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Where to go with sight reading

 
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bluestraveler



Joined: 25 Apr 2006
Posts: 32

PostPosted: Fri Jul 20, 2007 2:00 pm    Post subject: Where to go with sight reading Reply with quote

Its taken about 15 months but I can finally read the open position C and second position G, D, and A scales presented in GMS. Without too much effort I can also read 2nd position C and E. I purchased PWYH thinking it would continue with the sight reading but I don't see it. How can I learn to read CAGED in other positions of the fretboard? Whats a good exercise book that takes me from where GMS dumped me to being a proficient reader over the entire fretboard?
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JakeJew



Joined: 30 Jul 2005
Posts: 2190
Location: Boston, MA

PostPosted: Fri Jul 20, 2007 5:01 pm    Post subject: Reply with quote

Short answer: William Leavitt has a lot of books that help with reading in different positions. His "advanced sight reading" book is helpful.

Longer answer: i can tell what I've done, that doesn't mean it's the smart thing to do, but it's what I've done...

I've really rammed all the major scale fingerings (or modal fingerings, however you want to think of them) into my brain over the years just from simply playing all the time. When I'm reading something in higher positions I find the highest note and the lowest note of the passage, find a position on the fretboard that accomadates those two notes, lock myself into the key signature (scale fingering), and go from there. It's a combination of knowing note names and seeing the intervals.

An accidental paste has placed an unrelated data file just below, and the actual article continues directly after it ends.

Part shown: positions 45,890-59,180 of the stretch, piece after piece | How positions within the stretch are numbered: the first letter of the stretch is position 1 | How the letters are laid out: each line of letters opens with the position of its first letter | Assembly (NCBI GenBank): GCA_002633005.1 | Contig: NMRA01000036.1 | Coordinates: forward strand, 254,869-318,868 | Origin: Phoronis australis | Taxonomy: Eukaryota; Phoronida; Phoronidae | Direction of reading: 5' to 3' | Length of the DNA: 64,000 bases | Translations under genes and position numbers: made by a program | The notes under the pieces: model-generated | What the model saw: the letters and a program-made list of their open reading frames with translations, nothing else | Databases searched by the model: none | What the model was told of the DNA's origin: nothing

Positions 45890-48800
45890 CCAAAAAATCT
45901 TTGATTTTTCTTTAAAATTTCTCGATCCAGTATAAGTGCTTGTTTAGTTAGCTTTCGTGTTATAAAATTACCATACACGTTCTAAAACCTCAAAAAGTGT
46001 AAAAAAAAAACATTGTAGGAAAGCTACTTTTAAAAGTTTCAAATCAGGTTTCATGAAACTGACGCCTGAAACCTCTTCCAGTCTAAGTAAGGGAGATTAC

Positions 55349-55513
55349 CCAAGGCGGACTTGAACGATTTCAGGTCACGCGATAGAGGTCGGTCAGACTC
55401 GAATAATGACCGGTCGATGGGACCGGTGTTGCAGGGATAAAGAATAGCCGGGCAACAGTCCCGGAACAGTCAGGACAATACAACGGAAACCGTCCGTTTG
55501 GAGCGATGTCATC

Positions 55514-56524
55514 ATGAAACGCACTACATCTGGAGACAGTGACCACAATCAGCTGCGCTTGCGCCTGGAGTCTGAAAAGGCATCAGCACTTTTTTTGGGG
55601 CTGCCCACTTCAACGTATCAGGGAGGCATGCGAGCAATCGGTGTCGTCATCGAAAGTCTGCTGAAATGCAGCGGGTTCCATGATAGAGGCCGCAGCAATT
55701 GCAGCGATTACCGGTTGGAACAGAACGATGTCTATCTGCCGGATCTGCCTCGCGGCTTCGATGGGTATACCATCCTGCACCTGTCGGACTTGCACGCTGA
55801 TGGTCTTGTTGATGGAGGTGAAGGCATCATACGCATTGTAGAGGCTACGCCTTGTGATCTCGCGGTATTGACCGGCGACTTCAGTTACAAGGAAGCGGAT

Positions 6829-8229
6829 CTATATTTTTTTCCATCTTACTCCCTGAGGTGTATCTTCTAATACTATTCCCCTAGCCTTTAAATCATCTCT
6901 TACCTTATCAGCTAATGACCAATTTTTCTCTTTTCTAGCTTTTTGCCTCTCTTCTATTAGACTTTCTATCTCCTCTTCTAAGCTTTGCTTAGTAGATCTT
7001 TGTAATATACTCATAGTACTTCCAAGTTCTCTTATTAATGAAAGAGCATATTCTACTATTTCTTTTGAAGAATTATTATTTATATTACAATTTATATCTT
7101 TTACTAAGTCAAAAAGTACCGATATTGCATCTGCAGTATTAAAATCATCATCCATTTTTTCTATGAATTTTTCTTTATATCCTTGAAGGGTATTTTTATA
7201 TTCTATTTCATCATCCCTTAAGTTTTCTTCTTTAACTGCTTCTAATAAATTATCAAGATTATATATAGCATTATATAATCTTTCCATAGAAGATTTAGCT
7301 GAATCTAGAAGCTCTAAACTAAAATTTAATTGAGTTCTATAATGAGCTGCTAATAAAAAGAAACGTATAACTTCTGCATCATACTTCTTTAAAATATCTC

However, I'm not even going to claim that that's a good way to do it - it's simply what I've done, and my reading is a real weak point (like many guitarists.)

It's probably paramount to be able to play a one octave major scale in any key in any position starting on any finger. I say major scale simply because reading relates so much to the major scale...
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dkaplowitz



Joined: 28 Apr 2005
Posts: 193

PostPosted: Fri Jul 20, 2007 7:21 pm    Post subject: Re: Where to go with sight reading Reply with quote

bluestraveler wrote:
Its taken about 15 months but I can finally read the open position C and second position G, D, and A scales presented in GMS. Without too much effort I can also read 2nd position C and E. I purchased PWYH thinking it would continue with the sight reading but I don't see it. How can I learn to read CAGED in other positions of the fretboard? Whats a good exercise book that takes me from where GMS dumped me to being a proficient reader over the entire fretboard?

The Leavitt books JakeJew mentioned are really good (specifically the Berklee Method - all 3 volumes). I also like the David Oakes sight reading for guitar book (it starts off in position V). Before you get through both of those books, you'll be able to read heads out of the Real Book. And that's what I'd say to do -- learn how to read as much as possible, then just start reading as much music as possible (in addition to your other studies). The more you read, the more you'll get exposed to new ideas, the faster you learn. Plus, if any gigs come up that require a reading guitarist, you'll be ahead of 90% of the rest of the guitar world. Wink
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bluestraveler



Joined: 25 Apr 2006
Posts: 32

PostPosted: Sun Jul 22, 2007 2:58 pm    Post subject: Reply with quote

Chris Standringer said to move the second position scales G,D, and A up one position to Ab, Eb, and Bb and start reading music in these keys. This will help you be able to find any note in the first five frets.
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